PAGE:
African American Women And Men

885 Words Dec 4th, 2015 4 Pages
Stockett also portrays the African-American women and men in very stereotypical ways. The Association of Black Women Historians “condemned the novel’s stereotypical representations of black life, particularly the disappointing resurrection of Mammy and the irreverent dialect of black characters” (Rountree 60). Abilene the most memorable domestic maid in the novel talks about taking care of white babies along with cooking and cleaning. The author writes “I know how to get them babies to sleep, stop crying, and go in the toilet bowl before they mamas even get out a bed in the morning (Stockett 1). This Mammy stereotyping allows the reader to ignore the back-breaking, low paying jobs these women had. It takes away from the fact that the domestic help were routinely exploited, yet they were very much a necessity of the time. Stockett also portrays the African-American man in a stereotypical way. While not in the story much, the black man is depicted as violent and abusive. Many “found Stockett’s characters stereotypical and the portrayal of black life, simplistic” (Jones 9). The domestic help are seen more as individuals and not family women with the exception of Minny. The reader is lead to believe that life consisted of going to work and returning home with nothing in-between.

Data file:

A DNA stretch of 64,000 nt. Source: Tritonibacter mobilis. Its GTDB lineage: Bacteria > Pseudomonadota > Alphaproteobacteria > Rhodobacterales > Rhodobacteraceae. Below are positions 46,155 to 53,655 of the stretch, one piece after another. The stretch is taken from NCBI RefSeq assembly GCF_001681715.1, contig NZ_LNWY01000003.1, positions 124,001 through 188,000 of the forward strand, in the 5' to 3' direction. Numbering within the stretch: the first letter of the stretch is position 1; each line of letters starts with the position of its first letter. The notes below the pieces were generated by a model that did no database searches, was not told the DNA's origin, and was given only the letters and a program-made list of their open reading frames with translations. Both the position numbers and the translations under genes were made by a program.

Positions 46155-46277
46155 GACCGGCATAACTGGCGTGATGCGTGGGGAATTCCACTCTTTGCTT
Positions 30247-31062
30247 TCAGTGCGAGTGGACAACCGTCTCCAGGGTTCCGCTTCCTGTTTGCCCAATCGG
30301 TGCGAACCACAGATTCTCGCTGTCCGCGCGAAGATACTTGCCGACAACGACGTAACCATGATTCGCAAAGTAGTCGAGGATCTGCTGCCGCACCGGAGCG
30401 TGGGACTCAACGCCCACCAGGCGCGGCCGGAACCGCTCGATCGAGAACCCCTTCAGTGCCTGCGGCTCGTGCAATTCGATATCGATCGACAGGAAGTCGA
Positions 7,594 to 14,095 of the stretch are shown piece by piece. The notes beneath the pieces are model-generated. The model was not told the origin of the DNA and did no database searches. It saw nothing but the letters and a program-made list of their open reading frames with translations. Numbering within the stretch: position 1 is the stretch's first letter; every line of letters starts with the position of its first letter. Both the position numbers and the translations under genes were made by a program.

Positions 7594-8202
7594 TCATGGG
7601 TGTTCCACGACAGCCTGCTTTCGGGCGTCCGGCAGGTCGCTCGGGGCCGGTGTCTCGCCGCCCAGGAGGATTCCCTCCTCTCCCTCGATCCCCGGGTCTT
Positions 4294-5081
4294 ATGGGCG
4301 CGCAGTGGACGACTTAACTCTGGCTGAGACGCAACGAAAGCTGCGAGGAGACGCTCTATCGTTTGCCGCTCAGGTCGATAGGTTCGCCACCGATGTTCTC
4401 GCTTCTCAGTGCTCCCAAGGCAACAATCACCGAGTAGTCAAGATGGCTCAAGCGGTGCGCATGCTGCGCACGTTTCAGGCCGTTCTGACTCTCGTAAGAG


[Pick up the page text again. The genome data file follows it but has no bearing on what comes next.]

While Stockett depicts the African-American women in the novel primarily by their body image, the white characters in the story are not left untouched. The stereotypical image of the time for white…
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